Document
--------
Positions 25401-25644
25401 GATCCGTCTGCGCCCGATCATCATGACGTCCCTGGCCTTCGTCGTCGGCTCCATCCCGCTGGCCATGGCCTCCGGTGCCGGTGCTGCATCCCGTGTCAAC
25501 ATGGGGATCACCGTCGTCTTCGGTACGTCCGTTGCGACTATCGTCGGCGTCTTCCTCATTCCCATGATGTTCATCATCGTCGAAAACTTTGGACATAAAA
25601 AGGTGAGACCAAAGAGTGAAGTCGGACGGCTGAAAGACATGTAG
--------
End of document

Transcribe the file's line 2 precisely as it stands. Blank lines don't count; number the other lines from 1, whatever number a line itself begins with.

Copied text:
25401 GATCCGTCTGCGCCCGATCATCATGACGTCCCTGGCCTTCGTCGTCGGCTCCATCCCGCTGGCCATGGCCTCCGGTGCCGGTGCTGCATCCCGTGTCAAC